• http://mattamyers.tumblr.com/ Matt A. Myers

            So buy into a rideshare with these vehicles.

          • Guy Mansterson

            I drive a 100% electric vehicle. I spend about 25 cents a day on electric (6.69 cents per kW). Which comes out to about $6 a month (with my commute). My previous car, I spent about $125/mo on gasoline.

          • Michael Compton

            Actually the electricity is almost free, you get a rate reduction from your local gas&electric company. I have a nissan leaf and with charging the car my electric bill has actually managed to go down, so you could say I’m getting paid to fill the tank.

          • http://www.kompulsa.com/ Nicholas Brown

            It is around $1.44 per day at an electricity price of $0.12/kWh, if you drive 30 miles per day with a 60 kWh battery bank.

            I am not sure about the rate reduction, but time-of-use electricity pricing can reduce the cost of charging (charging the car during peak hours).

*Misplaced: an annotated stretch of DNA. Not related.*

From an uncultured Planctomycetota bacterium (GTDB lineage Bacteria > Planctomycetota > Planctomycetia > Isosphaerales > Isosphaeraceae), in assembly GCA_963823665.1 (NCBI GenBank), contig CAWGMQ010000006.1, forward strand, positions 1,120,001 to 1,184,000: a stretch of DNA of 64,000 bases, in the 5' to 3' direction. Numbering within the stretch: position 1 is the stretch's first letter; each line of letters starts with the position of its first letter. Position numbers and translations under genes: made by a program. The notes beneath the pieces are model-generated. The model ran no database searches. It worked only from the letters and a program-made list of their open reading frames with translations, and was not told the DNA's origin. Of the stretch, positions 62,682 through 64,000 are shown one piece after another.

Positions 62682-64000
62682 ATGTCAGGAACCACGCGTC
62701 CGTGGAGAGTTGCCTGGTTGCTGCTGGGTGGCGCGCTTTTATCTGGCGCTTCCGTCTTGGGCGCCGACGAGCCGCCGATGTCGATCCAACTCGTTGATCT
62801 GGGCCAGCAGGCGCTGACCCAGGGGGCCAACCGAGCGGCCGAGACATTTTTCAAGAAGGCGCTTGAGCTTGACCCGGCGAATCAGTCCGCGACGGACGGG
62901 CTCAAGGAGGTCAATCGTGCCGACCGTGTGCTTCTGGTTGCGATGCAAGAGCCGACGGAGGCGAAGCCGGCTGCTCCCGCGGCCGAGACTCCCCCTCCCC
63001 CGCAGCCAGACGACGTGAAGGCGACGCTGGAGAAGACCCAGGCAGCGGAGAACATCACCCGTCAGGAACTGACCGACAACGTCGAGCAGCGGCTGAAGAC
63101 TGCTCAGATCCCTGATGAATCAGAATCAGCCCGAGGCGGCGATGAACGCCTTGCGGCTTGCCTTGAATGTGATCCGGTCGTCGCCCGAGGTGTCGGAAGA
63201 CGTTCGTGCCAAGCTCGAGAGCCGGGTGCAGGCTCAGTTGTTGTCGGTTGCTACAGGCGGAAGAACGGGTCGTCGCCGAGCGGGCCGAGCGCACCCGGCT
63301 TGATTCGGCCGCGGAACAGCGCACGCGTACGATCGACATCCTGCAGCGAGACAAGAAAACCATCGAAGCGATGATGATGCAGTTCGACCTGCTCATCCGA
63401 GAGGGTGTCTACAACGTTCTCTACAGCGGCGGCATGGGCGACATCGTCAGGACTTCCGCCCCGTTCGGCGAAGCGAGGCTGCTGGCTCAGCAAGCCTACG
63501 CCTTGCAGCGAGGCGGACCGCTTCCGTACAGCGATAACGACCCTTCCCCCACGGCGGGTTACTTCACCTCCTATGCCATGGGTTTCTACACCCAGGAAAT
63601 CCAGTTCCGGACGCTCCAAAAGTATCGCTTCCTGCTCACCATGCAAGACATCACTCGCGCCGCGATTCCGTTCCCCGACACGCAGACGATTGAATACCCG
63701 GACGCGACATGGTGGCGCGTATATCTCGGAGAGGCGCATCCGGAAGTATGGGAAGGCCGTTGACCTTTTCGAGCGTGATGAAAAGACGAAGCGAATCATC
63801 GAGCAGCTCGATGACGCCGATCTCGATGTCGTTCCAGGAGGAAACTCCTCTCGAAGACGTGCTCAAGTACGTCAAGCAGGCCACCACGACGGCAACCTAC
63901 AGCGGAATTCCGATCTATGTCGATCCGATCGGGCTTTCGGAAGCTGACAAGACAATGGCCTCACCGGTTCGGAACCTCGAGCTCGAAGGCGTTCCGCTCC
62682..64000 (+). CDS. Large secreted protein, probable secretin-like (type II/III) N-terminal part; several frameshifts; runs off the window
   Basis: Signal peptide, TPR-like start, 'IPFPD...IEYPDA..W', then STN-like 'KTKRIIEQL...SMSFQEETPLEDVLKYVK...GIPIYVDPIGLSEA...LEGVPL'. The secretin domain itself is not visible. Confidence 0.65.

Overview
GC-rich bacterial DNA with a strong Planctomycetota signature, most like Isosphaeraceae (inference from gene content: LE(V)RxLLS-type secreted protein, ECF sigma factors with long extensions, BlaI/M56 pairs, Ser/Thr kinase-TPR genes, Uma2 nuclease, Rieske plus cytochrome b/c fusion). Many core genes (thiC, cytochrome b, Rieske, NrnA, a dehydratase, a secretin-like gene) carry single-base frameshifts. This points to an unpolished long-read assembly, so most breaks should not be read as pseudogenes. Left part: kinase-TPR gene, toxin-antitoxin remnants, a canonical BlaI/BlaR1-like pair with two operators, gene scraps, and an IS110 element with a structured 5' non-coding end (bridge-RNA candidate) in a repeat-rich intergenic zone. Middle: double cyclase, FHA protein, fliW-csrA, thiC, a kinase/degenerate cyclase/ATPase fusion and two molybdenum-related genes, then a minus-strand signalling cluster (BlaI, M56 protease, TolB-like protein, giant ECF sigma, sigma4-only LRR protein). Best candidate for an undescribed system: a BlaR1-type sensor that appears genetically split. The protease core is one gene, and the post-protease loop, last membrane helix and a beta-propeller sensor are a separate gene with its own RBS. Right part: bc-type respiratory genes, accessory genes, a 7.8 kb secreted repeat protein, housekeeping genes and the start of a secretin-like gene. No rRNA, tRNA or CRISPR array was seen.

• http://www.kompulsa.com/ Nicholas Brown

            If you can share a link that tells me more about the rate reduction, i’d like to learn more about it.

            Thank you for your time. :)

          • Michael Compton

            It depends on what state you’re from and what electric company you’re using. I’m in San Diego, and with SDG&E our rate was reduced from $0.29 / /kWh down to $.19 / kWh, with a an additional reduction down to $.16 / kWh during Super off-peak hours between 12am-5am, which is when we mostly charge the car.

            You’ll have to look up your local rate reduction as I don’t know where you’re from / what company you use.

          • Michael Compton

            That may be the cost without the rate reduction based on those flat rate numbers, but my SDG&E bill went down about $80 with charging the car just about every day / every other day.

          • TedKidd

            So your electric bill went DOWN $80 a month because you have an electric car?

            How cool is THAT!